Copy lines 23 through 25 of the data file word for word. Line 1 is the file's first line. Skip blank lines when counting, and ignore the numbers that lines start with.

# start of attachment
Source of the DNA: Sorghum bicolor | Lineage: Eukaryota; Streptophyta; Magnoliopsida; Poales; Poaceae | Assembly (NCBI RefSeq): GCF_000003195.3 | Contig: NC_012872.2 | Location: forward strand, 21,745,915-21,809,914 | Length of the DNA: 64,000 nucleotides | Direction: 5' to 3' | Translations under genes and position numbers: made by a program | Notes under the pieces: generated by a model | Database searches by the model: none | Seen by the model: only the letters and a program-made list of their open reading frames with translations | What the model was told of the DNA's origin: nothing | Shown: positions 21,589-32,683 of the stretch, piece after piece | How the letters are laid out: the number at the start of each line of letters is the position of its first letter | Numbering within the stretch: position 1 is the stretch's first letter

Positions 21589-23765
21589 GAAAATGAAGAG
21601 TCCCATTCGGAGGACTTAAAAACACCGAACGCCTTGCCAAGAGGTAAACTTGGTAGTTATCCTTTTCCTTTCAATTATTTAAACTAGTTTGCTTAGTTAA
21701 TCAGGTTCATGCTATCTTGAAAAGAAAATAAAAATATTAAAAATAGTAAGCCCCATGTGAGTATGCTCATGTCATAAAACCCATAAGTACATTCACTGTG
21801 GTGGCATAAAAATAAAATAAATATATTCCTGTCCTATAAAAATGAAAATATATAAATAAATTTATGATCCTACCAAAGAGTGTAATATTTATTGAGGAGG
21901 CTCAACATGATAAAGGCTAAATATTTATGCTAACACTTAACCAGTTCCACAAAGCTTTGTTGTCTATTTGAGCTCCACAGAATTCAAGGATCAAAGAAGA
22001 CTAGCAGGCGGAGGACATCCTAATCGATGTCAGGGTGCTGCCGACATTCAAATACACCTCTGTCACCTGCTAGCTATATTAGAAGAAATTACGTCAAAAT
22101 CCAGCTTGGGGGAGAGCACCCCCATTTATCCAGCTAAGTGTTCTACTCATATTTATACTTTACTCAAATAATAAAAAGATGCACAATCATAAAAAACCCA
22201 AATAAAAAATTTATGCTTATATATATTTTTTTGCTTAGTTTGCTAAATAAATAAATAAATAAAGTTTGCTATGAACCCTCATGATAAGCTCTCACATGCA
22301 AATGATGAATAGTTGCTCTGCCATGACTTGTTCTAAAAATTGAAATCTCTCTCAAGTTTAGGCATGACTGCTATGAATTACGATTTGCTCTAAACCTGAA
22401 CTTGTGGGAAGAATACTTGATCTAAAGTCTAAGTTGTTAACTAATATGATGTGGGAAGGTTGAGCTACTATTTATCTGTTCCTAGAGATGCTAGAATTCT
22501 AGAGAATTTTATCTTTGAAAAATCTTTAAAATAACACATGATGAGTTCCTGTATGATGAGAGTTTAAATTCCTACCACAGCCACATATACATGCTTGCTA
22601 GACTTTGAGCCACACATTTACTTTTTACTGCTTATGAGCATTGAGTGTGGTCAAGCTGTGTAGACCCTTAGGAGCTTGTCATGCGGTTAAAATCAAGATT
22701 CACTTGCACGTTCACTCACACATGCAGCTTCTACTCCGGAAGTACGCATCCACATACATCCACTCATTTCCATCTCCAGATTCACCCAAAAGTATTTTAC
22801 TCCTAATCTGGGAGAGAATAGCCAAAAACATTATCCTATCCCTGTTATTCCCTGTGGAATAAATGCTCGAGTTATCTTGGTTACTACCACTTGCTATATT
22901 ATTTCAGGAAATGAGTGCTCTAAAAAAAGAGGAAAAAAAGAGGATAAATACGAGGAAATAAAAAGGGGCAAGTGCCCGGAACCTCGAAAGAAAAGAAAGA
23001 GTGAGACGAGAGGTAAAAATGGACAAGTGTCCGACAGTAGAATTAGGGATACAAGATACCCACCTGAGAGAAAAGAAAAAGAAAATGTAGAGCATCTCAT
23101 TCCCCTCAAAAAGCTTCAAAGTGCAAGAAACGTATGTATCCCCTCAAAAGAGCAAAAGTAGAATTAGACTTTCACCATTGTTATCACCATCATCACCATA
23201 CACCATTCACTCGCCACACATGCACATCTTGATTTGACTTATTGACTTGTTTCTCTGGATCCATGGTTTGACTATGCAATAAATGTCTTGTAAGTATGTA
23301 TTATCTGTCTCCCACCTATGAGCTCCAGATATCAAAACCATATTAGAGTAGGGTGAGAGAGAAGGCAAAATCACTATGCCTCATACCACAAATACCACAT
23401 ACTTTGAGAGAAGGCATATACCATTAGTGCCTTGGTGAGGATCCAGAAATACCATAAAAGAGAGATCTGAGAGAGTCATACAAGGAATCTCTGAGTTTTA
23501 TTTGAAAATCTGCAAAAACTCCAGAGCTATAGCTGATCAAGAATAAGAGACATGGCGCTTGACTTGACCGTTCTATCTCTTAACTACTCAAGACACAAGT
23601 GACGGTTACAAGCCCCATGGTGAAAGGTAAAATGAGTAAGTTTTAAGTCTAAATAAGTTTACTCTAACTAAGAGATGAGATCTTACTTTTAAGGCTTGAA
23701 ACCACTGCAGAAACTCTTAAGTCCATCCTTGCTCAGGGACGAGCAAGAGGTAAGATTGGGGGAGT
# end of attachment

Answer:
23501 TTTGAAAATCTGCAAAAACTCCAGAGCTATAGCTGATCAAGAATAAGAGACATGGCGCTTGACTTGACCGTTCTATCTCTTAACTACTCAAGACACAAGT
23601 GACGGTTACAAGCCCCATGGTGAAAGGTAAAATGAGTAAGTTTTAAGTCTAAATAAGTTTACTCTAACTAAGAGATGAGATCTTACTTTTAAGGCTTGAA
23701 ACCACTGCAGAAACTCTTAAGTCCATCCTTGCTCAGGGACGAGCAAGAGGTAAGATTGGGGGAGT